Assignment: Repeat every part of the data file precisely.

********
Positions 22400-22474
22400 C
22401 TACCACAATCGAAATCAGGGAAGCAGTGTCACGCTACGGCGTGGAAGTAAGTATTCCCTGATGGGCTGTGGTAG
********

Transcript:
Positions 22400-22474
22400 C
22401 TACCACAATCGAAATCAGGGAAGCAGTGTCACGCTACGGCGTGGAAGTAAGTATTCCCTGATGGGCTGTGGTAG